correction

An earlier version of this column misspelled the name of Yoram Hazony. This version has been updated.

In 2014, Tom Cotton ran for the U.S. Senate proclaiming: “I believe in less government and more freedom.” Seven days ago, amid massive anti-racism protests accompanied by scattered looting, the Republican senator from Arkansas demanded the deployment of at least five Army divisions to the streets. “No quarter for insurrectionists, anarchists, rioters, and looters,” he wrote, employing a military term for “take no prisoners.”

There was no conceivable justification for such a draconian move. But Cotton’s panicky, premature demand is symbolic of the Republican Party’s transition from tea party libertarianism to Trumpian authoritarianism.

When President Barack Obama was in office, Republicans fulminated against executive orders and government spending. Now, they’ve learned to stop worrying and embrace both at unprecedented levels. (The budget deficit is projected to be $3.8 trillion this year, more than six times higher than when Obama left office.) The rejection of libertarianism isn’t necessarily a bad thing. What’s worrying is that the Republican Party has become increasingly hostile toward liberal democracy.

The spur for this development is, of course, President Trump. He proclaims, “I have to the right to do whatever I want as president,” and acts as though he means it. He has spent money on a border wall that Congress hasn’t authorized; locked up immigrant children in cages; blocked immigration from multiple Muslim nations and now (under cover of the coronavirus pandemic) from all nations; purged government watchdogs; and issued an executive order cracking down on social media after Twitter fact-checked him.

When demonstrations swept the country following the killing of George Floyd in Minneapolis, Trump acted like a would-be authoritarian: He threatened to have looters shot, demanded that the National Guard “dominate” the streets, and wanted to deploy 10,000 troops. The Pentagon balked at his demands, but security forces did gas peaceful protesters in Lafayette Square so he could stage a photo-op. Scott Walker, the Republican former governor of Wisconsin, could not conceal his admiration: “Hard to imagine any other @POTUS having the guts to walk out of the White House like this.” (Presumably, he is unaware that some previous presidents were actual war heroes.)

Trump claims to be “an ally of all peaceful protesters,” but he is again fulminating against NFL players who would kneel during the national anthem to protest police brutality. The truth is, he sees anti-racism protests as a threat no matter what form they take, while expressing sympathy even for violent white supremacists (the “very fine people” in Charlottesville).

Trump blames recent disorder on “ANTIFA & other Wacko groups of Anarchists,” even though there is no evidence that antifa — a loosely knit group of far-left activists — is behind any of it. “Is there a shorter term for anti-anti-fascism?” historian Kevin M. Kruse quips. Yes, there is, and Republicans are increasingly flirting with fascism.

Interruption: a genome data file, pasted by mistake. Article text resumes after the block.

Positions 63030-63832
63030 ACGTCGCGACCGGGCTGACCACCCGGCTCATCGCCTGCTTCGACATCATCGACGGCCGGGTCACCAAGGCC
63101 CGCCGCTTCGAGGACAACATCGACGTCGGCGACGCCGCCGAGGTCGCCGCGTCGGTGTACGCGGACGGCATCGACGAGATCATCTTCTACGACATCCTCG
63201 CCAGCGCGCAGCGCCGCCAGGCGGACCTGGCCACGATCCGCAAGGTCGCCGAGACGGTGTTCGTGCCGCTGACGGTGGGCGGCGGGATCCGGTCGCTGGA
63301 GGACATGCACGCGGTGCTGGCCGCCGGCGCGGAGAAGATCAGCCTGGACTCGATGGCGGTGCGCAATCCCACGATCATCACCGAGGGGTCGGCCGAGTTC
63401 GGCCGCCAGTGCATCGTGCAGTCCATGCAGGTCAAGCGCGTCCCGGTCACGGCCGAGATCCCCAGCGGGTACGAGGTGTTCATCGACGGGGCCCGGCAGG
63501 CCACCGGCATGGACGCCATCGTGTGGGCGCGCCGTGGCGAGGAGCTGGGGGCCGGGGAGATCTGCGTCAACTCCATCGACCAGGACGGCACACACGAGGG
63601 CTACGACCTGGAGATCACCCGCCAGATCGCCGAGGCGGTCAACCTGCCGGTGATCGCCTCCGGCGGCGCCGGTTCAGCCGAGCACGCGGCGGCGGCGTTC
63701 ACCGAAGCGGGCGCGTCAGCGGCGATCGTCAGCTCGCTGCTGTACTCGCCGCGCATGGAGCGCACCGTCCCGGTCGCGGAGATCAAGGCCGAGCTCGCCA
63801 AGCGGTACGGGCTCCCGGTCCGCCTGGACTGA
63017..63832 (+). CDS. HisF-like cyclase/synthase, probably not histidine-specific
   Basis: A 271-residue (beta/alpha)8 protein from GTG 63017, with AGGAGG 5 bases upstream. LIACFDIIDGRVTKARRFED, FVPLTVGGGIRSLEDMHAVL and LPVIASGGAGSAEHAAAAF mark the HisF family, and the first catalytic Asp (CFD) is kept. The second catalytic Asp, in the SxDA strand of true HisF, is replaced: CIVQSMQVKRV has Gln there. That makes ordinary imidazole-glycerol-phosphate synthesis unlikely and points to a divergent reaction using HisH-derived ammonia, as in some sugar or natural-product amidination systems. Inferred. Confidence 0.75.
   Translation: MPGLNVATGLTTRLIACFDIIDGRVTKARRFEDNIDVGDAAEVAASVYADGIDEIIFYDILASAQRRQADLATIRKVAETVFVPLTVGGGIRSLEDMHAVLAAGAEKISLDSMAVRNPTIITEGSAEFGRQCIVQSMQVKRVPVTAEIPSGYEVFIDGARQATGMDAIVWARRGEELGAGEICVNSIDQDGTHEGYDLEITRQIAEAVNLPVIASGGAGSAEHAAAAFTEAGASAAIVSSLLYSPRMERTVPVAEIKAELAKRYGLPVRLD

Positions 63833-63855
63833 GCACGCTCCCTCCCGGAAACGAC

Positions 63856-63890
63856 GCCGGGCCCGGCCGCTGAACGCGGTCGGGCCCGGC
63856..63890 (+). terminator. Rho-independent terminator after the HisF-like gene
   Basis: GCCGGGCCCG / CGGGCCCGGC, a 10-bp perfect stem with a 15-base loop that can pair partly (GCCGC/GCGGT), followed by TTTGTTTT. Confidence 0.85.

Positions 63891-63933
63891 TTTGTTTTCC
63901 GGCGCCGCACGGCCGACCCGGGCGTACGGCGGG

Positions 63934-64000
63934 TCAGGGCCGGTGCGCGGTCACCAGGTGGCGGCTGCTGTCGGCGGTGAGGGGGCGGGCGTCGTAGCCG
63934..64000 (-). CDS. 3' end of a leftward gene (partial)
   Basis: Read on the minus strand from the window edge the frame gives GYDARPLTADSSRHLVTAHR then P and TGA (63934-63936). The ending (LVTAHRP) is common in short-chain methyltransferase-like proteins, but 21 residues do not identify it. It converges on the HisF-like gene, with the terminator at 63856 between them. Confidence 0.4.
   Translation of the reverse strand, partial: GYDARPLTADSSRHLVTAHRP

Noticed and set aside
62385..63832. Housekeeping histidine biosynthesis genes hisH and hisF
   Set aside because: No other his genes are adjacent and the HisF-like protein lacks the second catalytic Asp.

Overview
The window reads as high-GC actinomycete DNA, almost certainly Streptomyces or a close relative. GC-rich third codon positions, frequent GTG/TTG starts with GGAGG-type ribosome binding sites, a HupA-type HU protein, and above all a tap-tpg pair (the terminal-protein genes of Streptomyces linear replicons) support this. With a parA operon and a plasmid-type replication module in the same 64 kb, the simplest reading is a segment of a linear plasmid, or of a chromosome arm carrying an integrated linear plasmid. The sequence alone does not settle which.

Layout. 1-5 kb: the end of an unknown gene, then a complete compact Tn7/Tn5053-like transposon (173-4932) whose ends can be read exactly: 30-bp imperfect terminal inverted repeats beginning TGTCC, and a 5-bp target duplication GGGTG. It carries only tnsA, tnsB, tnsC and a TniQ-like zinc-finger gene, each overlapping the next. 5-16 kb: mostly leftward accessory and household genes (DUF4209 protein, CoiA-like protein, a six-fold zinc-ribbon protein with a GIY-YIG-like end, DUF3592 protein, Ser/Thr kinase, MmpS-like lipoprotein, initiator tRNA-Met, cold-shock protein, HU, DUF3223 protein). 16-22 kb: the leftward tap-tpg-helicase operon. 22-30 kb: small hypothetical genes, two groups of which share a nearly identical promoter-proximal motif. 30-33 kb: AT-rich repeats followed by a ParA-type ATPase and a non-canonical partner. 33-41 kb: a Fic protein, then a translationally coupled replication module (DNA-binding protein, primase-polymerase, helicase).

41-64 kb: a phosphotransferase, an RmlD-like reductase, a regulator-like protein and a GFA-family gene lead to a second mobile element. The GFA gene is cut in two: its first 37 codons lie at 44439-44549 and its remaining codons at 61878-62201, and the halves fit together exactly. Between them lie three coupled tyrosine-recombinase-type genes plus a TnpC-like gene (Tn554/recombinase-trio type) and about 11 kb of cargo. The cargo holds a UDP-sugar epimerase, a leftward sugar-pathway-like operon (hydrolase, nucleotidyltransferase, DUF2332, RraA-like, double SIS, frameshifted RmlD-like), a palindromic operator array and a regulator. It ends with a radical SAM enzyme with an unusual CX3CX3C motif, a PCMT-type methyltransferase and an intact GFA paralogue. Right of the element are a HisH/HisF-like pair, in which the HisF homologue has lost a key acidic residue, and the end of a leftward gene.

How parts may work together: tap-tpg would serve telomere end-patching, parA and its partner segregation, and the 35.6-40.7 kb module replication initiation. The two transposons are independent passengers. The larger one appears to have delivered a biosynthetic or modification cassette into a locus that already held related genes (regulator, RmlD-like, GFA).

A coterie of power-loving intellectuals has reverse-engineered an entire doctrine — “national conservatism” — to justify their infatuation with the would-be strongman in the Oval Office. Because Trump proclaims himself a nationalist, the Israeli writer Yoram Hazony has written a book to rehabilitate nationalism from the bad reputation it developed after two world wars triggered by extreme nationalism. (He claims that the Nazis weren’t really nationalists, just as Marxist true believers claim the Soviet Union wasn’t really communist.)

Illiberalism is especially strong among some right-wing Catholics. New York Post op-ed editor Sohrab Ahmari reviles “autonomy-maximizing liberalism” and wants to reorder the public square for “the Highest Good,” while Harvard law professor Adrian Vermeule calls on judges to display “a candid willingness to ‘legislate morality.’ ”

The Hungarian strongman Viktor Orban is a hero to the “authoricons” — the authoritarian conservatives. The influential Notre Dame professor Patrick J. Deneen, author of “Why Liberalism Failed,” traveled to Budapest to meet Orban and described his rule as a “model” for American conservatives. The Claremont Review of Books, the leader of what passes for Trumpian thought, ran an essay by journalist Christopher Caldwell praising Orban as “blessed with almost every political gift — brave, shrewd with his enemies and trustworthy with his friends, detail-oriented, hilarious.”

Among Orban’s fans in Washington is Merritt Corrigan, a Trump appointee to the U.S. Agency for International Development. She called Orban “the shining champion of Western civilization” and denounced “liberal democracy” as “a front for the war being waged against us by those who fundamentally despise not only our way of life, but life itself.” That sounds almost sane compared to what right-wing commentator Kurt Schlichter, who has been retweeted by Trump, just wrote: “If the left gets rid of the Trump we have, normal people will turn to the Pinochet we need,” referring to former Chilean dictator Augusto Pinochet.

Cotton — who as an Army lieutenant in 2006 advocated locking up New York Times journalists for reporting on how the government was tracking terror financing — is returning to his authoritarian instincts as he bids to become Trump’s successor. But he will face stiff competition from the likes of Sen. Josh Hawley (R-Mo.), who wants to regulate social media and rejects “a philosophy of . . . unrestricted, unfettered free choice.”

U.S. conservatism has been drifting in an authoritarian direction for a while. Last week’s demonstrations merely made the danger more manifest.

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